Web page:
32. 32. Manpower HQ – Ongoing Initiatives <ul><li>Computers & Lighting: Lights are turned off at 6:30 pm; on at 6:30 am. A natural light sensor dims the two outer rows of lights during the day, if it is bright enough outside. Light sensors in conference and break rooms turn off lights after 5 minutes if no movement. To reduce light pollution, down lights installed throughout the HQ. Daylight and views are provided to more than 90% of the space in the building. </li></ul><ul><li>Paper, printing, copying: No colored copies unless for a client. Double-sided printing. Recycled paper for all our copying purposes. 100% shred policy. Shredding company recycles all paper. All printers and copiers are ENERGY STAR. Printers go into shutdown mode when not in use. </li></ul><ul><li>Recycling: We encourage recycling of aluminum cans, plastic and glass bottles. Each break room and cafeteria has a container for recyclables. All cardboard and paper is recycled. </li></ul>
    33. 33. Manpower HQ – Ongoing Initiatives <ul><li>Heating / cooling: Goes into an unoccupied mode daily at 6:00 pm. The building is in an occupied mode for 62.5 hours during a normal work week and 8 hours on the weekend. </li></ul><ul><li>Vending / hospitality: Biodegradable to-go containers are used in the Point. Eliminated Styrofoam cups. Employees use their own cups. Break rooms have visitor ceramic coffee cups. </li></ul><ul><li>Bathrooms: Paper towels and roll paper towels made with recycled paper used in bathrooms. Water-efficient plumbing fixtures in bathrooms reduces usage by 41%. </li></ul>
    34. 35. Tim Clancy, Empire State Building Johnson Controls Energy Efficiency Indicator
    35. 36. Empire State Building Case Study Cost-Effective Greenhouse Gas Reductions via Whole-Building Retrofits
    36. 37. <ul><li>Prior to 2008, the Empire State Building’s performance was average compared to most U.S. office buildings. </li></ul>MOTIVATION Reduce greenhouse gas emissions. Create competitive advantage <ul><li>Annual utility costs: </li></ul><ul><ul><li>$11 million ($4/sq. ft.) </li></ul></ul><ul><li>Annual CO2 emissions: </li></ul><ul><ul><li>25,000 metric tons </li></ul></ul><ul><li>Annual energy use: </li></ul><ul><ul><li>88 thousand Btu/sq. ft. </li></ul></ul><ul><li>Peak electric demand: </li></ul><ul><ul><li>9.5 MW (3.8 W/sq. ft.) </li></ul></ul>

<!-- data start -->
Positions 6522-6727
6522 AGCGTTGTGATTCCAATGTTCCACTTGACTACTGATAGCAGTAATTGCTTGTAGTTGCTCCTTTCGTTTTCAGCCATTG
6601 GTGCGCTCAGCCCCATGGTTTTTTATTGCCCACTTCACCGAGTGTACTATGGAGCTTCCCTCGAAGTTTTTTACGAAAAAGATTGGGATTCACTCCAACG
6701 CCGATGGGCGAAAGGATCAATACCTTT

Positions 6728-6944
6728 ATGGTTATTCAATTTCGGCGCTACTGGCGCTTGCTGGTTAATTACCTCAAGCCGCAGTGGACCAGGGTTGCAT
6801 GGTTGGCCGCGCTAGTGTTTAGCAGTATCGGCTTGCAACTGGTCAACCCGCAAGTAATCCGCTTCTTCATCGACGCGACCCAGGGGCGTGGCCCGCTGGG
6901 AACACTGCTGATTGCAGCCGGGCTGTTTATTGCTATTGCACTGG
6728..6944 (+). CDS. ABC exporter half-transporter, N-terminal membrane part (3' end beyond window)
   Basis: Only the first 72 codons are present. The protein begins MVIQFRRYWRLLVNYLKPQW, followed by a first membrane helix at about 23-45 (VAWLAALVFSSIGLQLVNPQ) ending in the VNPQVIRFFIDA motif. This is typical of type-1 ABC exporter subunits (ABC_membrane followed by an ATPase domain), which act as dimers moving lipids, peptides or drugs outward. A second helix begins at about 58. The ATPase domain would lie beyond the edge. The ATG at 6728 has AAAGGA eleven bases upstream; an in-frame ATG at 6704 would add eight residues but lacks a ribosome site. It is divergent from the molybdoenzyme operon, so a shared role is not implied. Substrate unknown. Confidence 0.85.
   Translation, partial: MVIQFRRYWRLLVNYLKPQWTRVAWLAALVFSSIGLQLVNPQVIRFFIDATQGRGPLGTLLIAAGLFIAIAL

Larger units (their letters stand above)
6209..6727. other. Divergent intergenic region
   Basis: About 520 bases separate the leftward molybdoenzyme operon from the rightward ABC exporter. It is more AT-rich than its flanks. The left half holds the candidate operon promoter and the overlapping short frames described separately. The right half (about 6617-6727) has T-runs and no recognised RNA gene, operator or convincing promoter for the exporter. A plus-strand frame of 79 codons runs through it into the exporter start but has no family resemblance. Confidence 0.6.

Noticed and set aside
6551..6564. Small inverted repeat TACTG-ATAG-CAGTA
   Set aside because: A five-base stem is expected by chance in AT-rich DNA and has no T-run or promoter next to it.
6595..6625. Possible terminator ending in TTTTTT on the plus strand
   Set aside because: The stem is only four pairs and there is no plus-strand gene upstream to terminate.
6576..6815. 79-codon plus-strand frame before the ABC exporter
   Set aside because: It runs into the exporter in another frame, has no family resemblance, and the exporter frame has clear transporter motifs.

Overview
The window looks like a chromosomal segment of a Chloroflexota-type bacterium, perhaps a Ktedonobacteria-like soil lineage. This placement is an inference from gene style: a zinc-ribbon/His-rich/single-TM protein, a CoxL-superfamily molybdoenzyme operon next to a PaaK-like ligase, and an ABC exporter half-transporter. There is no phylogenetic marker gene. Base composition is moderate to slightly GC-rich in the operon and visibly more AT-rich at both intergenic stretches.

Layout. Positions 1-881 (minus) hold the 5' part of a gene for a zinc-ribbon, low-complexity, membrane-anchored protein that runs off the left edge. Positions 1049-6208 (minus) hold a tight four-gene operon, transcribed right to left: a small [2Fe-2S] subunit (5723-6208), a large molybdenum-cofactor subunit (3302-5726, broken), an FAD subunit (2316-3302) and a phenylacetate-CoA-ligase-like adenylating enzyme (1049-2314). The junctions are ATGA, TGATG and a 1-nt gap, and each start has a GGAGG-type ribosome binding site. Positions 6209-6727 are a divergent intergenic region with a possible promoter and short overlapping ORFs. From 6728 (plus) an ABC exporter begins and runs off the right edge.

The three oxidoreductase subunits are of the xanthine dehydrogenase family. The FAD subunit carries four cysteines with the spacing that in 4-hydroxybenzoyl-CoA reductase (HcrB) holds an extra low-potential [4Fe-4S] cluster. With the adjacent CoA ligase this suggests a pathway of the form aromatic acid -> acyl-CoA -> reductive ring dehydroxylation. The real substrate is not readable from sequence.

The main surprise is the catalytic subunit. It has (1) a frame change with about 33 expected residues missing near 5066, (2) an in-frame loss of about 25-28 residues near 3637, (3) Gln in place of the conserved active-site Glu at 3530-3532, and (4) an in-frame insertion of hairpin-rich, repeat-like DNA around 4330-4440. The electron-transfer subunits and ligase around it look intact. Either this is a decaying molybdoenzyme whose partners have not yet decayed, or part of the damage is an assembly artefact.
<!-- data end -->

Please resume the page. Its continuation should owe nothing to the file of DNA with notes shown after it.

37. 38. <ul><ul><li>8 interactive retrofit measures designed to reduce loads in base building and tenant spaces prior to expensive new equipment or controls retrofits. </li></ul></ul>WHOLE SYSTEMS APPROACH Take the right steps in the right order Reduce Loads Use Efficient Technology Provide Controls
    38. 39. 8 KEY MEASURES ranging from base building retrofits to tenant engagement 38% Total Savings
    39. 40. <ul><ul><li>WINDOWS: Remanufacture existing insulated glass (IG) within the Empire State Building’s approximately 6,500 double-hung windows to include suspended coated film and gas fill. </li></ul></ul>KEY MEASURES Some examples
    40. 41. <ul><ul><li>RADIATIVE BARRIER: Install more than six-thousand insulated reflective barriers behind radiator units located on the perimeter of the building. </li></ul></ul>KEY MEASURES Some examples
    41. 42. <ul><ul><li>CHILLER PLANT RETROFIT: The chiller plant retrofit project includes the retrofit of four industrial electric chillers in addition to upgrades to controls, variable speed drives, and primary loop bypasses. </li></ul></ul>KEY MEASURES Some examples
    42. 43. OUTCOMES <ul><li>38% overall energy use reduction </li></ul><ul><li>$4M annual energy spend savings </li></ul><ul><li>33% cooling load reduction </li></ul><ul><li>Capital budget optimization resulting in $17M savings and 3.1 year payback </li></ul><ul><li>105,000 metric tons GHG reduction over 15 years </li></ul><ul><li>Energy Star 90 rating (90% percentile) </li></ul><ul><li>LEED “Gold” certification target </li></ul>For more information, please visit www.esbsustainability.com
    43. 44. Media Q & A
    44. 45. Energy Efficiency Indicator 2009 Findings
    45. 46. Appendix Johnson Controls Energy Efficiency Indicator
    46. 47. Who we surveyed Johnson Controls Energy Efficiency Indicator
    47. 48. Who we surveyed Johnson Controls Energy Efficiency Indicator
    48. 49. Efficiency has never been more important Johnson Controls Energy Efficiency Indicator
    49. 50. Efficiency has never been more important When tackling climate, leaders choosing efficiency first
    50. 51. Efficiency and environment both important Cost the greater motivation, but environment important too
    51. 52. Green building goals Seeking certification or green elements more often Johnson Controls Energy Efficiency Indicator
    52. 53. But planned investment is declining Do you expect to make energy efficiency improvements over the next 12 months... Johnson Controls Energy Efficiency Indicator
    53. 54. But planned investment is declining Investing a smaller fraction of their facilities capital budgets Johnson Controls Energy Efficiency Indicator
    54. 55. and reported action is also declining Doing less across the board Johnson Controls Energy Efficiency Indicator
    55. 56. Energy price uncertainty Wide divergence in expectations for energy prices; For those expecting a rise, average is 14% Johnson Controls Energy Efficiency Indicator
    56. 57. Regulatory uncertainty Expecting more sticks and carrots for investing in efficiency Johnson Controls Energy Efficiency Indicator
    57. 58. Energy Efficiency Indicator 2009 Findings